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Jhumpa Lahiri strikes gold at JLF, wins US $50,000 DSC Prize

Jhumpa Lahiri has been announced as the winner of the widely-acclaimed DSC Prize for South Asian Literature 2015 for her book The Lowland at the ZEE Jaipur Literature Festival. The US $50,000 DSC Prize along with a unique trophy was awarded by Vijay Seshadri, the 2014 Pulitzer Prize winner for poetry. As Jhumpa Lahiri was unable to receive the award personally, it was collected on her behalf by her publisher. The last four years have had winners from three different countries in South Asia – HM Naqvi from Pakistan, Shehan Karunatilaka from Sri Lanka, Jeet Thayil from India and Cyrus Mistry from India.

BIG DEAL: The five shortlisted authors and books in contention for the DSC Prize this year were Bilal Tanweer: The Scatter Here is Too Great (Vintage Books/Random House, India), Jhumpa Lahiri: The Lowland (Vintage Books/Random House, India), Kamila Shamsie: A God in Every Stone (Bloomsbury, India), Romesh Gunesekera: Noontide Toll (Hamish Hamilton/Penguin, India) and Shamsur Rahman Faruqi: The Mirror of Beauty (Penguin Books, India). The DSC Prize had received more than 75 entries this year with participation from publishers from the subcontinent as well as from countries like the UK, US, Canada, Australia and South Africa amongst others.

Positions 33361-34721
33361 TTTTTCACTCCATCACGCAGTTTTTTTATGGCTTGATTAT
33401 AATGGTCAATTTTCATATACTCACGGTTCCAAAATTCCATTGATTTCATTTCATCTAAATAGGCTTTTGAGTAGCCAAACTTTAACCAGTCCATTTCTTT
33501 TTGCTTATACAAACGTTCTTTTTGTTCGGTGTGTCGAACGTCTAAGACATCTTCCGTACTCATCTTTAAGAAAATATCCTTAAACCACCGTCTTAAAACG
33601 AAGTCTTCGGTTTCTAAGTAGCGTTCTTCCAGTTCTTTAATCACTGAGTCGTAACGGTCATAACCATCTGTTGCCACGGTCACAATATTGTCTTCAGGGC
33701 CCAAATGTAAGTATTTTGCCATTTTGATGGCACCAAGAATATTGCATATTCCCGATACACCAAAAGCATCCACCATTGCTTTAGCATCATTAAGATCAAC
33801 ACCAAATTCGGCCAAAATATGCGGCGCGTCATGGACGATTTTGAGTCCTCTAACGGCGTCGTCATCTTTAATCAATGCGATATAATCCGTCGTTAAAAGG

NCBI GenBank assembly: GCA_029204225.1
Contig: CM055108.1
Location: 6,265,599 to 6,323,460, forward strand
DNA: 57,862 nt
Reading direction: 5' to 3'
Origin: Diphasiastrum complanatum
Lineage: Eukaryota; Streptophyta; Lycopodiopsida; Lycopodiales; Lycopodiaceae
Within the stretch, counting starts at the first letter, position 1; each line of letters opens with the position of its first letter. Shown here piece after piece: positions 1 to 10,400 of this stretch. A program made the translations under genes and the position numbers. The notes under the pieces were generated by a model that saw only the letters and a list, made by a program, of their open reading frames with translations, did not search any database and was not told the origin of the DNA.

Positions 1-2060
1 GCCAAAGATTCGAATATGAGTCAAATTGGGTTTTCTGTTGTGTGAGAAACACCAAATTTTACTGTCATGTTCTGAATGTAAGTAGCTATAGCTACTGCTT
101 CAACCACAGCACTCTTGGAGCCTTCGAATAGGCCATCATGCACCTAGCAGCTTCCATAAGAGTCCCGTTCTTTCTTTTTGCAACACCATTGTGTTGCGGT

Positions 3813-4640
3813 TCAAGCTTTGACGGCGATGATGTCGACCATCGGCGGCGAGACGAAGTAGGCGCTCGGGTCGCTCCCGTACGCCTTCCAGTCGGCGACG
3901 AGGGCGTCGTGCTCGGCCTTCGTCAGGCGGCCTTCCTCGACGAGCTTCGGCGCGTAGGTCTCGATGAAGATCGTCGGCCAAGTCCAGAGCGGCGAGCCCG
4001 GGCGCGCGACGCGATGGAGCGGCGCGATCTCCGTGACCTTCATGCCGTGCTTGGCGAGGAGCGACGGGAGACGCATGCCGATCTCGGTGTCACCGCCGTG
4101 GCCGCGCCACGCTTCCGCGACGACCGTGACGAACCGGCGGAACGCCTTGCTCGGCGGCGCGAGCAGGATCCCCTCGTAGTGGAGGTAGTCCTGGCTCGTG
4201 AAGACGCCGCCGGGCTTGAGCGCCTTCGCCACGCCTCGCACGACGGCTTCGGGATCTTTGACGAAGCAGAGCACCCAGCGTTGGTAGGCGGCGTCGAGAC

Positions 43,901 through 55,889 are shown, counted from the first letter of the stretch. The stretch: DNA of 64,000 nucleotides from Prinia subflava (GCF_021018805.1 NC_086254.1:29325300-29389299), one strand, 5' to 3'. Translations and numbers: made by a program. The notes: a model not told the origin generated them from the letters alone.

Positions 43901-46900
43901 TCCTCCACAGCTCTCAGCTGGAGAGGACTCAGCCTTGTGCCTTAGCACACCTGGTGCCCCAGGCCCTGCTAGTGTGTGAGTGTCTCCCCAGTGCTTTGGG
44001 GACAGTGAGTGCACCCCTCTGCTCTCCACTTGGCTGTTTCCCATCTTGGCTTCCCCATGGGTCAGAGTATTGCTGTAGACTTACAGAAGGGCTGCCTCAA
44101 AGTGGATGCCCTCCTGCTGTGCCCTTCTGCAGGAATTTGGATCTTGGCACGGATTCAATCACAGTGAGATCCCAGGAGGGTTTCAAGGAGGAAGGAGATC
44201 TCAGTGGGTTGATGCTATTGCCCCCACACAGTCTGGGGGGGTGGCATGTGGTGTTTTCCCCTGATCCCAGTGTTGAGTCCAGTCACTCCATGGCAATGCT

COMMENTS: Jury chair Keki N Daruwalla speaking on behalf of the jury said, “The Lowland by Jhumpa Lahiri is a superb novel written in restrained prose with moments of true lyricism. It starts with a sense of loss and trauma due to the death and then the ongoing presence of a key character. The novel is partly political and partly familial, starting with an unromanticised account of the Indian Naxalite movement and ending with a series of individual emotional resolutions. The Lowland is a novel about the difficulty of love in complex personal and societal circumstances, inhabited by characters which are finely drawn and where the lowland itself is a metaphor running through their entire lives. This is a fine novel written by a writer at the height of her powers.”

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